Kathy Hirsh-Pasek, senior fellow of the global economy and development at the Center for Universal Education, said that while the metaverse brings potential to improve learning, it is not a complete replacement for the social experience a student has in the classroom.

“The metaverse can’t substitute for social interaction. It can supplement.”

Mulchandani noted the technology of the metaverse cannot replace the teacher, but rather can serve to solve challenges in the classroom.

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Education

Fiber Broadband Companies and Consultants Tout Their Work for Social Good

Fiber providers, equipment companies and consultants discussed their work in communities in a session at Fiber Connect

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Photo of Ritchie Sorrells of GVTC Communications, Hu Meena of C Spire, Ji Soo Song of Education Department's Office of Educational Technology and Keven Morgan of Clearfield by Drew Clark (left to right).

June 16, 2022 – Leading fiber broadband platforms are hoping to positively impact future generations beyond fiber deployment through education programs for youth, scholarship awards, and traditional community service events, said panelists at Fiber Connect event Tuesday.

The panel discussion, according to promotional material for the panel in advance of the session at the conference, “represented a new level of commitment based on the belief that operators have a responsibility to make the communities they serve even better.” The showcase panel was a way for the Fiber Broadband Association to highlight the work of providers, equipment vendors, consultants and government officials.

Companies are particularly focused on how to influence following generations for good. C-Spire is working with schools in Science, Technology, Engineering, and Math education, and it provides programs for youth to learn coding and participate in coding challenges hosted by C-Spire.

Working with the state of Mississippi, fiber provider C-Spire made computer science education available to all K-12 students in the state and donated $1 million for teacher training. C-Spire also provided more than $3 million in scholarships for higher education.

GVTC Communications, a consultant to the telecom industry, works with local nonprofits, churches, schools, and businesses to donate full thanksgiving meals to families in need every year since 2012.

Listening to the needs of the community is essential to make an impact, agreed the panel. “When you have listening as your core value, you find out things that you can really make a difference in,” said Kevin Morgan, chief marketing officer at Clearfield, a provider of equipment for fiber builds.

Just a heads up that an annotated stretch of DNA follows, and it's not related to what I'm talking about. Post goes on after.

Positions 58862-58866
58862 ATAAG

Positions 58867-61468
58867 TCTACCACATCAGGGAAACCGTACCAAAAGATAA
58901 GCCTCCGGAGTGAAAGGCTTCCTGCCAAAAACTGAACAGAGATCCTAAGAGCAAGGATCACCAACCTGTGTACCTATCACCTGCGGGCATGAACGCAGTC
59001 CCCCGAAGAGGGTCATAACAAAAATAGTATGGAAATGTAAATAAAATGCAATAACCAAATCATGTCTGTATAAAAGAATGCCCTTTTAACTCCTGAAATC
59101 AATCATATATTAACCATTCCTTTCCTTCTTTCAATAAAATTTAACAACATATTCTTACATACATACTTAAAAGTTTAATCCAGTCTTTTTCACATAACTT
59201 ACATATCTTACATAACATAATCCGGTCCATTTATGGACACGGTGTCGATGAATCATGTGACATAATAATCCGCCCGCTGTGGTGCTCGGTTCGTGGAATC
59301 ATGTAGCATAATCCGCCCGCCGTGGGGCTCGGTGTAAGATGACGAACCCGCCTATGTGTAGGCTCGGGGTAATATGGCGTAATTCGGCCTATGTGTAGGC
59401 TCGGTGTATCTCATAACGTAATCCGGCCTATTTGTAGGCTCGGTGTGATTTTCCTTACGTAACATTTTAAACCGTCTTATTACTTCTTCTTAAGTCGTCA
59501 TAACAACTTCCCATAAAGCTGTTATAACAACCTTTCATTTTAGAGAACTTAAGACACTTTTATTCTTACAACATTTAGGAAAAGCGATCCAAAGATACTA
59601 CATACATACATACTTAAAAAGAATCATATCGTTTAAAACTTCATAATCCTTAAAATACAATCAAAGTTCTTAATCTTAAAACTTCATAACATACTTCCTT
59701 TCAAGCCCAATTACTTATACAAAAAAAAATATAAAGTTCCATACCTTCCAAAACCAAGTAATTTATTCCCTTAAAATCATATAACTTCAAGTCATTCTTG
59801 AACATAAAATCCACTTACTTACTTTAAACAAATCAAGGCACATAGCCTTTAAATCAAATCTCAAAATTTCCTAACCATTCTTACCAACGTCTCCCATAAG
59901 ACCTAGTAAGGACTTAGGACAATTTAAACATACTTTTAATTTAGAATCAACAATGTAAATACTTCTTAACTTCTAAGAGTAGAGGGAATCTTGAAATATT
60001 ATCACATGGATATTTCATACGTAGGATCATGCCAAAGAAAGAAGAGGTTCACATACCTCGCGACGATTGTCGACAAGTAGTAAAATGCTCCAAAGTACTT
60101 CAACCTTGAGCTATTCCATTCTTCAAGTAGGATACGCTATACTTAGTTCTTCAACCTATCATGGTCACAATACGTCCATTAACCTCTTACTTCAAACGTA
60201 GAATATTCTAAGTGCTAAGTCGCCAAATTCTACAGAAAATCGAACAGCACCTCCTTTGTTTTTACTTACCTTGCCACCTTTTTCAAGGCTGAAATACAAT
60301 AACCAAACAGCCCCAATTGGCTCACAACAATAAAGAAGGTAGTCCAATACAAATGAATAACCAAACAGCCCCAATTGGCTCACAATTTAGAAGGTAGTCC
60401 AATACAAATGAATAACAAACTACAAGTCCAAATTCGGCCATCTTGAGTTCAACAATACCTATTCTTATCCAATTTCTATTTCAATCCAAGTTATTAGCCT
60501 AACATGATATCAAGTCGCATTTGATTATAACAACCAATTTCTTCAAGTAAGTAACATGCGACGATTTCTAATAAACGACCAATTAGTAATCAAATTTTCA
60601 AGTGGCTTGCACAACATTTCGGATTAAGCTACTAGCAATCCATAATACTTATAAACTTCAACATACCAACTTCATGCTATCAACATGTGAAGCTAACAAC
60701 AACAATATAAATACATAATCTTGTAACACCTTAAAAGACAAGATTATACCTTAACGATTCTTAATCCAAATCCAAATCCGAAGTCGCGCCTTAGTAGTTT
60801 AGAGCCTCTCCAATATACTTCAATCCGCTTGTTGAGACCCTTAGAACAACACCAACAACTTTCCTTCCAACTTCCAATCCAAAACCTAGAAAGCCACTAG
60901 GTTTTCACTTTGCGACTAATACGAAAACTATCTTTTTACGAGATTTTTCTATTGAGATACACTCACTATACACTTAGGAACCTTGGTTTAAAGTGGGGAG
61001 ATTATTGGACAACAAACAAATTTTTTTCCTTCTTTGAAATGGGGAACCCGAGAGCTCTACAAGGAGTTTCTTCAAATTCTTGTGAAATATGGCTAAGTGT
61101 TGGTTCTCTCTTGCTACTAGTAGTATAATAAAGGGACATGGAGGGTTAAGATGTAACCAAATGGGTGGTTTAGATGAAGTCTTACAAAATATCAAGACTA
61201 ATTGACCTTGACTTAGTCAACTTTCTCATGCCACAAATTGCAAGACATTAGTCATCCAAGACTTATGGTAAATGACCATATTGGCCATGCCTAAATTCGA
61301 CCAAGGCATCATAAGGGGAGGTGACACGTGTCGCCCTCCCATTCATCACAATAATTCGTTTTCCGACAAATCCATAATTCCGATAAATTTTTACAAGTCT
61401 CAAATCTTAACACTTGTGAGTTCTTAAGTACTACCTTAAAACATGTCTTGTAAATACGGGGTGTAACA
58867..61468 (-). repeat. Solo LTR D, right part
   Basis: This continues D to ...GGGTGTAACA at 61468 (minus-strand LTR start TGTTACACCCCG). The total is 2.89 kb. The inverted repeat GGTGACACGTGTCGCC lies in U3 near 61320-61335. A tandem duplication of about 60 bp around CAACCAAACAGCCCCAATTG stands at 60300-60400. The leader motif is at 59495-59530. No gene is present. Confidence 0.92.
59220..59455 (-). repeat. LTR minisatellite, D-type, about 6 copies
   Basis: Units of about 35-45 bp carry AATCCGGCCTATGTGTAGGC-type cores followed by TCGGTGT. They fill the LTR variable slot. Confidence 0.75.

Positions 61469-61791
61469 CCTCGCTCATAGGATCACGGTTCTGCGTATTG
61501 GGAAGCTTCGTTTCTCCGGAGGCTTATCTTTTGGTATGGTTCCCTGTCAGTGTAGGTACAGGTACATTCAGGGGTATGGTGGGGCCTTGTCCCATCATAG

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Education

Education Executives Tout Artificial Intelligence Benefits for Classroom Learning

Artificial intelligence can help fill in gaps when teacher resources are limited, an event heard.

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Screenshot of the Information Technology and Innovation Foundation event

WASHINGTON, May 25, 2022 – Artificial intelligence can help fill in gaps when teacher resources are limited and provide extra help for students who need individualized teaching, experts said at an event hosted by the Information Technology and Innovation Foundation on Tuesday.

As policy makers weigh the options for a structure for AI in the classroom, panelists agreed on its benefits for both teachers and students. Michelle Zhou, CEO of AI company Juji Inc., said AI technology in the classroom can be tools and applications like chatbots for real-time questions during class, and post-class questions at home for when the teacher is not available.

Lynda Martin, director of learning strategy for strategic solutions at learning company McGraw Hill, said AI provides the extra help students need, but sometimes are too shy to ask.

When a teacher has a high volume of students, it is difficult to effectively help and connect with each student individually, Martin said. AI gives the teacher crucial information to get to know the student on a more personal level as it transmits the student’s misconceptions and detects areas of need. AI can bring student concerns to the teacher and foster “individualized attention” she added.

Privacy and security concerns

Jeremy Roschelle from Digital Promise, an education non-profit, raise the privacy and security concerns in his cautious support of the idea. He noted that there needs to be more information about who has access to the data and what kinds of data should be used.

Beside bias and ethical issues that AI could pose, Roschelle cautioned about the potential harms AI could present, including misdetecting a child’s behavior, resulting in potential educational setbacks.

To utilize the technology and ensure education outcomes, Sharad Sundararajan, co-founder of learning company Merlyn Minds, touched on the need for AI training. As Merlyn Minds provides digital assistant technology to educators, he noted the company’s focus on training teachers and students on various forms of AI tech to enhance user experience.

There is an “appetite” from schools that are calling for this, said Sundararajan. As policy makers contemplate a strategic vision for AI in the classroom, he added that AI adoption in the classroom around the country will require algorithmic work, company partnerships, and government efforts for the best AI success.